The moment comes each year when you realize it's officially summertime: when you resurrect the hammock from the attic, hear the slow buzz of a fly through an open window or wipe the juice from a fresh tomato off your chin. We welcome the season of sun, but it changes the way we work.
Teachers have long lamented the “summer brain drain” in students – trapezoids and conjugations are fuzzy memories by the time June’s humming afternoons come around. Getting back into the groove of learning in autumn can be an uphill battle, so much so that the Department of Education has initiated many programs around to country to facilitate summertime learning. And adults are certainly not immune to summer brain – fluctuating vacation schedules and workloads in summertime and nicer weather can distract employees.
But should we fight against the symptoms of summertime? We are creatures who inhabit and are affected our immediate environments, and a change in season can bring a fresh perspective to our work. Here are three ways to let the summertime bug bite you (in a good way):
1. Look out the window
Daydreaming is a natural function of a creative mind. Some problems we face in our work lives need space and time to unravel and deconstruct. If the weather’s nice outside, don’t be afraid to look out the window and let your mind wander where it will for a few moments – it may lead to the next big idea.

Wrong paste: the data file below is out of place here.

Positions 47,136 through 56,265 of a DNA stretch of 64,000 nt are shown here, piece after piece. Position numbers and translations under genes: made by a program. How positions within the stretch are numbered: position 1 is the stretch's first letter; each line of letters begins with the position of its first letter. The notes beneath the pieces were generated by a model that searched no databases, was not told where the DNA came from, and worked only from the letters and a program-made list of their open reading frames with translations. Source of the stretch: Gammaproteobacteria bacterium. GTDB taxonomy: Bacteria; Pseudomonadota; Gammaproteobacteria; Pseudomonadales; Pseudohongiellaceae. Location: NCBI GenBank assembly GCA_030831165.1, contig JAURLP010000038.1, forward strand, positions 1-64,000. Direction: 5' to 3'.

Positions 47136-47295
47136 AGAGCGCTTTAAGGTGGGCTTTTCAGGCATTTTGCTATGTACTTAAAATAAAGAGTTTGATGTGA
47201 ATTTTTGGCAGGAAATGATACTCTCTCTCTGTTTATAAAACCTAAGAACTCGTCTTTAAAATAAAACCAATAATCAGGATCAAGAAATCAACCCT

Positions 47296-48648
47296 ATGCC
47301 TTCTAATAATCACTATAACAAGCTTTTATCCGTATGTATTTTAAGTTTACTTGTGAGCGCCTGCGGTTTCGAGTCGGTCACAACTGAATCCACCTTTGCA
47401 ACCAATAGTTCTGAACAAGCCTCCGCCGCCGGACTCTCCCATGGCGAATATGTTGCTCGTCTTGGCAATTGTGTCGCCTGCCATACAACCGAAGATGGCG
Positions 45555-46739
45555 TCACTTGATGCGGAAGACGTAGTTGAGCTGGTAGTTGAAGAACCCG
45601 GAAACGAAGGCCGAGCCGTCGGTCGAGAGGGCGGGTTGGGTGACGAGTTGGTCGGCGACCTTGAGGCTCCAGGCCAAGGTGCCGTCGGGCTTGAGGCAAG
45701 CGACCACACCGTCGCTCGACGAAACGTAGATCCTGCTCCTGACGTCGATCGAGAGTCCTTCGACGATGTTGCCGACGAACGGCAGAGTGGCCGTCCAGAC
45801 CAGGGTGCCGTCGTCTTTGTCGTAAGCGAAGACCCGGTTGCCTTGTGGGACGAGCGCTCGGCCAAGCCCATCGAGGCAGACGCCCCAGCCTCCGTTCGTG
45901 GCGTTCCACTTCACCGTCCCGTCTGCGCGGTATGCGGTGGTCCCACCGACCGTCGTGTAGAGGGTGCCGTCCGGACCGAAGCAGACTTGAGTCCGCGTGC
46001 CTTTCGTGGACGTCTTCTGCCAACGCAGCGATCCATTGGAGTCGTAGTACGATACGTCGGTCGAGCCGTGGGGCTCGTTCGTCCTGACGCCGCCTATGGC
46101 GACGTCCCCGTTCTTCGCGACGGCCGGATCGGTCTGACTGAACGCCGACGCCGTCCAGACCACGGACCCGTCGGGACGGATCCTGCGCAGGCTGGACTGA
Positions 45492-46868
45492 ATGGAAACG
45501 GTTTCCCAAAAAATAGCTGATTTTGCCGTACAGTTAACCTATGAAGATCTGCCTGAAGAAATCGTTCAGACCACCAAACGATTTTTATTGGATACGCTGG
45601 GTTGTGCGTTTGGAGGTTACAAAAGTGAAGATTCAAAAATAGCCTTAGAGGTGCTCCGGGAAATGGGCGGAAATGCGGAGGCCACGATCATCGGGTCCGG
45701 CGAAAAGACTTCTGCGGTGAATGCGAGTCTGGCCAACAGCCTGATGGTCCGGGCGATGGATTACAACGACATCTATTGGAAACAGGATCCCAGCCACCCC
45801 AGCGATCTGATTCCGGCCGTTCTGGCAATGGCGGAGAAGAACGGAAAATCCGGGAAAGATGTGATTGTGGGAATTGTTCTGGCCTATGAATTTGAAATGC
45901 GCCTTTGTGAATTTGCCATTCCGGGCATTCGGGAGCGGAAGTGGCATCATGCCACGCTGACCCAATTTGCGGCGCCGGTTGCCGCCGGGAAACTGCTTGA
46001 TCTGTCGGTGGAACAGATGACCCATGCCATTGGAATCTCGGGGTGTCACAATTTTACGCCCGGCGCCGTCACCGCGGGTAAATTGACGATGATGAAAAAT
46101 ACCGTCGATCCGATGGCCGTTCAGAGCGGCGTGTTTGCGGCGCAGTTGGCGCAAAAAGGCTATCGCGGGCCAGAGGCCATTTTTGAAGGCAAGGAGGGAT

2. Capitalize on long days to boost energy
Ample daylight bookending the start and end to the average workday in summertime is a great opportunity to get moving more during the week. My favorite summertime tradition is meeting up with a friend for an after-work hike in the Oakland Hills on my way home from the office. Spending more time outside after work makes me feel more refreshed and ready to tackle tough tasks throughout the workweek.
3. Savor the process
Summertime is all about savoring the season. The meditative quality of shucking corn, swimming and other classic summertime activities applies to work projects too. Allow yourself during the summer months to slow down and pay closer attention to the parts of your job that you love and want to build on for future projects.
The idea behind maintaining a work-life balance isn’t necessarily about balancing commitments – seasonal or otherwise – in the exact same ways at all times. Our summer brains can teach us the benefits of mental agility as the seasons spin around us.